“It was the first time for a woman to make a nonstop flight across the Atlantic, and it was only the second time for a human. And all these things kept going wrong on the plane. She couldn’t tell how high or low she was flying; she had gasoline running down her shoulder and was afraid the plane was going to catch on fire,” Morris says.
“So she’s writing in this tiny little flight log about how if anyone finds the wreckage from this plane, please know that this is what happened. It was important to her while she was flying in these dangerous conditions to say, ‘I almost made it, and here’s why I didn’t,’” Morris explains.
“It just really puts you at that moment in history. It’s such a powerful connection to her,” she adds.
Origin and current use of the collection
The bulk of the Amelia Earhart collection came to Purdue in 1940.
“Amelia’s husband, George Palmer Putnam, was grateful to Purdue for the university’s support,” Morris says. “And after she disappeared, he offered her collection to the university, and President Elliott accepted it.”
In 2002, Purdue received an additional 492 items from Sally Putnam Chapman, the granddaughter of George Putnam.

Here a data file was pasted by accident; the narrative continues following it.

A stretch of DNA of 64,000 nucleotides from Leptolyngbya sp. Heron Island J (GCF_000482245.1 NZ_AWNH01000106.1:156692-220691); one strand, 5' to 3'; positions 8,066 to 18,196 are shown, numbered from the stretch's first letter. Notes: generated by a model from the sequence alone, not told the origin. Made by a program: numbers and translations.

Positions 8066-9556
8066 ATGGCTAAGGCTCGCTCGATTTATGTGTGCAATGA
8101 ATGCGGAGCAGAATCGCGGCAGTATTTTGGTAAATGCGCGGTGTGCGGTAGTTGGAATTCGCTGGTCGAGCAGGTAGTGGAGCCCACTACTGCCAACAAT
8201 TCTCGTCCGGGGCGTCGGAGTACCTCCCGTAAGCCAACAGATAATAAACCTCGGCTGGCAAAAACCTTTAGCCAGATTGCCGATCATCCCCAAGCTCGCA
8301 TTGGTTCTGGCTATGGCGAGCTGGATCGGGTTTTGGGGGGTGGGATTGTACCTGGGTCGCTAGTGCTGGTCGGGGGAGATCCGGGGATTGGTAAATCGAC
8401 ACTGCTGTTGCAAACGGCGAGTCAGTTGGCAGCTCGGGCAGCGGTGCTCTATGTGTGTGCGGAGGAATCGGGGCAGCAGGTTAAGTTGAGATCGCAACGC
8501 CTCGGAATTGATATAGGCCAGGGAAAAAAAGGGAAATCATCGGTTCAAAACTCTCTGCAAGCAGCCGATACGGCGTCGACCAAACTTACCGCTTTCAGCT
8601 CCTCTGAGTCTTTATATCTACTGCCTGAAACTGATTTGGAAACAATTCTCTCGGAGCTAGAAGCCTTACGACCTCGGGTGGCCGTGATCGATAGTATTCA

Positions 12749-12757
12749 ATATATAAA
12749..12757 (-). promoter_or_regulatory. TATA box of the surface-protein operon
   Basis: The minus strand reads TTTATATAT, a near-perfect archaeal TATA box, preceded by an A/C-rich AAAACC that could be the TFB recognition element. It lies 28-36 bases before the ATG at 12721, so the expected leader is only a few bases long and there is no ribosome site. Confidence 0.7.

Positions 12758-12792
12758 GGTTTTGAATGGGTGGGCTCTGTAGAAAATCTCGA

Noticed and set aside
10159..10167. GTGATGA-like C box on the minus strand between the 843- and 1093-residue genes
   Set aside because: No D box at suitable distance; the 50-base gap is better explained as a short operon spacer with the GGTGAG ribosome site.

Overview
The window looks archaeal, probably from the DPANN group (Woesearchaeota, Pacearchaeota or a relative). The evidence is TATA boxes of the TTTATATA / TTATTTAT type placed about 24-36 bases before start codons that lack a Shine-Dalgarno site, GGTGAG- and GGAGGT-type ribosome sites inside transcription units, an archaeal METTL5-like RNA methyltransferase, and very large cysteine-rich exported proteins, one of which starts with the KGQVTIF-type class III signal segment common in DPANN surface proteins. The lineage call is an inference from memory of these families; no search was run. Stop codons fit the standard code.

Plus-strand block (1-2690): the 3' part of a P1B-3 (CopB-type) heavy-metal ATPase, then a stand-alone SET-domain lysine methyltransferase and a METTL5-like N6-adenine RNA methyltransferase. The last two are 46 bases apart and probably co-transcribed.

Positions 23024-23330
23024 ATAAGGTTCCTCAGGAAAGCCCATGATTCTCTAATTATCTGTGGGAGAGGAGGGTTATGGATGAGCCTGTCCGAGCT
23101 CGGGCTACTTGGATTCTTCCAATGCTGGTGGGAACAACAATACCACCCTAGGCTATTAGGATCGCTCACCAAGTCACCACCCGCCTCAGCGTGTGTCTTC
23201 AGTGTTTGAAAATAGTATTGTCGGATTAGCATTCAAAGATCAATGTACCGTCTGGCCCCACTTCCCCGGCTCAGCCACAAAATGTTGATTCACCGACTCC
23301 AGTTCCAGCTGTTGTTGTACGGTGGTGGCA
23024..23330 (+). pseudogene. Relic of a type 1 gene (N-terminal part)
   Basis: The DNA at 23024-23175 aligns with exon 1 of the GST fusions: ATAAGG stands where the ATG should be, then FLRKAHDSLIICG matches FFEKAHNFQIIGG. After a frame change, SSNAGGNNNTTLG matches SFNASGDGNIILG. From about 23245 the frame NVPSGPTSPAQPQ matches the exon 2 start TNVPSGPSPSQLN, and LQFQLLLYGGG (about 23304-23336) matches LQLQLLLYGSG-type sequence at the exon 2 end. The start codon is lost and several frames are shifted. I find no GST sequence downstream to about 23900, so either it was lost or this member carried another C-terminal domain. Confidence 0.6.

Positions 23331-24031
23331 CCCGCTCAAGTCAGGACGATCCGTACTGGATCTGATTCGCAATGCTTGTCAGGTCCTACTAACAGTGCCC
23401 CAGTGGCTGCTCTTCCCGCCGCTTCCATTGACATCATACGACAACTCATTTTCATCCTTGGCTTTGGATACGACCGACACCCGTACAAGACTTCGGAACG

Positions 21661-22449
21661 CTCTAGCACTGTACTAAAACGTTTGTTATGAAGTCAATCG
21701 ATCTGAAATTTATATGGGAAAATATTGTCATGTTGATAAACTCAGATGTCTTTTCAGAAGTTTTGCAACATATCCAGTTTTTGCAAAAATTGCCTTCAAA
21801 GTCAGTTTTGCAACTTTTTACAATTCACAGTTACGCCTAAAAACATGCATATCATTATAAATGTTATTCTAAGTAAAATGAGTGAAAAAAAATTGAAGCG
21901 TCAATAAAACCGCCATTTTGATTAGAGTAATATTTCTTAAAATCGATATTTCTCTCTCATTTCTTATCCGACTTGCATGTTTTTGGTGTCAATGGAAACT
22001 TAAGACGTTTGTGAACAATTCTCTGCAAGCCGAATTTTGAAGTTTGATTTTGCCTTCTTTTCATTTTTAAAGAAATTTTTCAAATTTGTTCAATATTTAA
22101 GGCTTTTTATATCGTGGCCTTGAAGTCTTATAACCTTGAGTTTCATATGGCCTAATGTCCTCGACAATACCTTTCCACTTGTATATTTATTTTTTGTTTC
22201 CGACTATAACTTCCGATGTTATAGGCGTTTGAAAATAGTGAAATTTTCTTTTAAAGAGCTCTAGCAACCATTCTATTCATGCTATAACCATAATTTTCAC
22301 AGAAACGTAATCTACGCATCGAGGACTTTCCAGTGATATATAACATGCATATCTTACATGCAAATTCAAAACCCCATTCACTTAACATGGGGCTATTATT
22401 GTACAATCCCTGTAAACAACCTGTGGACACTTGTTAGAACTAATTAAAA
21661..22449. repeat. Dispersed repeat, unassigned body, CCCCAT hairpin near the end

“My grandfather chose to give the collection to Purdue because Amelia loved Purdue and because of Purdue’s generous sponsorship of her flights,” Chapman said.
Through the end of April, Purdue Archives is hosting an exhibit titled “Amelia Earhart: Life and Legacy,” which “explores not just her flying accomplishments, but her life,” says Watson, who curated the exhibit.
According to Morris, the Earhart collection is “heavily used, not only by people writing biographies about Amelia Earhart, but people writing journal articles about her role as a feminist or her impact on fashion.
“Students at Purdue use the collection. And I find it rewarding that elementary school students use it as well. They go on to the website and look at the collection, and then they will often contact us because they’re writing an Indiana history day report,” Morris says.
Watson says that student use of the collection is varied: “It’s across disciplines. Students might have a project on creating an original artwork, and they’re using collection materials to inspire their artwork. They could be doing research into flight history or on women and the gender revolution.”
From the public? “I have seen an uptick in children’s books,” she adds.
Legacy at Purdue
There are reminders of Earhart everywhere at Purdue. A statue of her stands outside the residence hall that bears her name. There is an Amelia Earhart Scholarship, an Amelia Earhart Faculty-in-Residence program and an annual Amelia Earhart Summit sponsored by the School of Aeronautics and Astronautics and Purdue Women in Aerospace.
Her most significant contribution, however, can be seen in the lives of Purdue students who are inspired by her example to pursue their dreams and aspire to careers that reward and challenge them.